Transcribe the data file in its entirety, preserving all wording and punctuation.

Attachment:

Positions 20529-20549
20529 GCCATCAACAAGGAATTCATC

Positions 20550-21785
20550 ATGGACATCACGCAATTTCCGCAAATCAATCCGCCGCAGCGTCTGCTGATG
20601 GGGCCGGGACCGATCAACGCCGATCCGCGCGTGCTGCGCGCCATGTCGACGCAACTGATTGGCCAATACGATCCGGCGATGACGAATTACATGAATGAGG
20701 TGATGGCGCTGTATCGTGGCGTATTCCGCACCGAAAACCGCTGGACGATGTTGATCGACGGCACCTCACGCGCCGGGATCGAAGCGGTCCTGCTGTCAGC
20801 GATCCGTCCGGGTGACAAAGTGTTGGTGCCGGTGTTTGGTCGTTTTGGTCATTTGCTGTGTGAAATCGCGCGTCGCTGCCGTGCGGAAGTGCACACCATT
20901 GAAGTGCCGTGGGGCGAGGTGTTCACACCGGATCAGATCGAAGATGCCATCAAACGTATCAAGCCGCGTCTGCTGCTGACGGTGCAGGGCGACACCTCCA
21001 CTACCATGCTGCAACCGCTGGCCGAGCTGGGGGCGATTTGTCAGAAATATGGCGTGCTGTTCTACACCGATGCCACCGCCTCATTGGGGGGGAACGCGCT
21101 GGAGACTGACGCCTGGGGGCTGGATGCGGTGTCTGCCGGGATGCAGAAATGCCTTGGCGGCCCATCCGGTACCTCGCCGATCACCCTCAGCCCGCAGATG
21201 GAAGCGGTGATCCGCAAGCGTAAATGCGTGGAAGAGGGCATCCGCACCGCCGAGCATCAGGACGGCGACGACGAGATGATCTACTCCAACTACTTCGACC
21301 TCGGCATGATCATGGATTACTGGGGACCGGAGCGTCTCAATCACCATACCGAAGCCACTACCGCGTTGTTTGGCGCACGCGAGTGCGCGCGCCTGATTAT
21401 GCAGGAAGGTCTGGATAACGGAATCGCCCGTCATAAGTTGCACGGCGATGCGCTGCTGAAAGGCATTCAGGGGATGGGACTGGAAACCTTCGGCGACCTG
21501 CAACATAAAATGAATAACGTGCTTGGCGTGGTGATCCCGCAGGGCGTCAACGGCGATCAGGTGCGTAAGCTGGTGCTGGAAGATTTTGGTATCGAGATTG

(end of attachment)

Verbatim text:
Positions 20529-20549
20529 GCCATCAACAAGGAATTCATC

Positions 20550-21785
20550 ATGGACATCACGCAATTTCCGCAAATCAATCCGCCGCAGCGTCTGCTGATG
20601 GGGCCGGGACCGATCAACGCCGATCCGCGCGTGCTGCGCGCCATGTCGACGCAACTGATTGGCCAATACGATCCGGCGATGACGAATTACATGAATGAGG
20701 TGATGGCGCTGTATCGTGGCGTATTCCGCACCGAAAACCGCTGGACGATGTTGATCGACGGCACCTCACGCGCCGGGATCGAAGCGGTCCTGCTGTCAGC
20801 GATCCGTCCGGGTGACAAAGTGTTGGTGCCGGTGTTTGGTCGTTTTGGTCATTTGCTGTGTGAAATCGCGCGTCGCTGCCGTGCGGAAGTGCACACCATT
20901 GAAGTGCCGTGGGGCGAGGTGTTCACACCGGATCAGATCGAAGATGCCATCAAACGTATCAAGCCGCGTCTGCTGCTGACGGTGCAGGGCGACACCTCCA
21001 CTACCATGCTGCAACCGCTGGCCGAGCTGGGGGCGATTTGTCAGAAATATGGCGTGCTGTTCTACACCGATGCCACCGCCTCATTGGGGGGGAACGCGCT
21101 GGAGACTGACGCCTGGGGGCTGGATGCGGTGTCTGCCGGGATGCAGAAATGCCTTGGCGGCCCATCCGGTACCTCGCCGATCACCCTCAGCCCGCAGATG
21201 GAAGCGGTGATCCGCAAGCGTAAATGCGTGGAAGAGGGCATCCGCACCGCCGAGCATCAGGACGGCGACGACGAGATGATCTACTCCAACTACTTCGACC
21301 TCGGCATGATCATGGATTACTGGGGACCGGAGCGTCTCAATCACCATACCGAAGCCACTACCGCGTTGTTTGGCGCACGCGAGTGCGCGCGCCTGATTAT
21401 GCAGGAAGGTCTGGATAACGGAATCGCCCGTCATAAGTTGCACGGCGATGCGCTGCTGAAAGGCATTCAGGGGATGGGACTGGAAACCTTCGGCGACCTG
21501 CAACATAAAATGAATAACGTGCTTGGCGTGGTGATCCCGCAGGGCGTCAACGGCGATCAGGTGCGTAAGCTGGTGCTGGAAGATTTTGGTATCGAGATTG